What’s the difference? A restriction means that unless an execution creditor (or a licensed insolvency trustee) can demonstrate that the net equity in a principal residence exceeds $10,000, they cannot force the sale of the property. If there is more than $10,000 in net equity, then the property can be seized and sold and the net proceeds will be paid to the execution creditors (or the trustee).

Here are a few examples:

  1. David and Susan own a home worth $275,000. It has a first mortgage of $266,000. If an execution creditor tried to bring a motion to seize and sell this home, the request would likely be denied simply because the projected net equity in the home is less than $10,000.
  2. David and Susan’s home is still worth $275,000, but the first mortgage is only $260,000. Here the law is much less clear. If equity is calculated as value less mortgage, then the home is not protected ($275,000 – $260,000 = $15,000). However, if you factor in regular closing costs (let’s say $14,000 for real estate and $2,000 for legal), the calculation becomes value less the mortgage less closing costs ($275,000 – $260,000 – $14,000 – $2,000 = $NIL). The problem is, the equity calculation is not defined in the act.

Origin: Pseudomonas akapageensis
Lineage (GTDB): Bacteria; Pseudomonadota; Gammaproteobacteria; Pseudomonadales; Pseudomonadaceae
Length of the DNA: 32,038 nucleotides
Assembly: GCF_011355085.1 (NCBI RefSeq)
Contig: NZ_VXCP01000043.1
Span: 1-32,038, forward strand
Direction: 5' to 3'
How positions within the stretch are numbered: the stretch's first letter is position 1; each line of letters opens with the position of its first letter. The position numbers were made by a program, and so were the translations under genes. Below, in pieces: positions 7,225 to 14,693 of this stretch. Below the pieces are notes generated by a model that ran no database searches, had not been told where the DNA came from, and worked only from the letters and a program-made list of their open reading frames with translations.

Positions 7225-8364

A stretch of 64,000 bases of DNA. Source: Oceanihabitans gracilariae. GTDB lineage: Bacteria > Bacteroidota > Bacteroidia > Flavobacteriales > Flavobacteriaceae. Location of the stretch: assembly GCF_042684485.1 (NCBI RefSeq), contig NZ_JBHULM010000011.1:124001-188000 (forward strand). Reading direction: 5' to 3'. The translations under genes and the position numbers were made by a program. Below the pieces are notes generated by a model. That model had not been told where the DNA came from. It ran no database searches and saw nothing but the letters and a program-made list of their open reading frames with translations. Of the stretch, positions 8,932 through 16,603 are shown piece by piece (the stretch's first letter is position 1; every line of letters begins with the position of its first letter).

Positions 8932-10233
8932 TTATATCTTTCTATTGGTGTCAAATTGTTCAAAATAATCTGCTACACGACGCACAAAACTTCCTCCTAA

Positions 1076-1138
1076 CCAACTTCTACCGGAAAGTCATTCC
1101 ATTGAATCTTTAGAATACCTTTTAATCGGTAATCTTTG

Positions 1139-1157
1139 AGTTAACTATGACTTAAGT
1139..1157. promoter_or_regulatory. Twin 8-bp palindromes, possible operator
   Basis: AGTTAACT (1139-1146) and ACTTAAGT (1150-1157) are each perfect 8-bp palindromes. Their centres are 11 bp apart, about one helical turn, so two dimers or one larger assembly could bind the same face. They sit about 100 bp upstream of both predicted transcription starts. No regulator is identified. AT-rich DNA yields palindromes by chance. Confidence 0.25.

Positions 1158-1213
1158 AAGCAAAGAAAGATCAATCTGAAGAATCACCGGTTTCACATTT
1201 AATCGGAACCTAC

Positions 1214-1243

3. Larry and Betty own a home worth $300,000, with a mortgage balance of $282,000. Larry has been sued and has a judgment against him for $20,000. The creditor wants to seize and sell the house. Can they? Ignoring the issue of closing costs for the moment, the net equity appears to be $18,000 and Larry’s share is therefore $9,000. Larry believes the house is protected. Unfortunately, Larry is wrong. The $10,000 restriction applies to the entire net equity, not Larry’s share. The execution creditor could argue that the home should be sold to try and recover their debt. The creditor is only entitled to Larry’s share of the net equity, but they could apply to the Court to try and force the sale of the home. In a bankruptcy, Larry would be required to pay an amount equal to his share of the equity into his bankruptcy, or his trustee could apply to the court to force the sale of the home as well.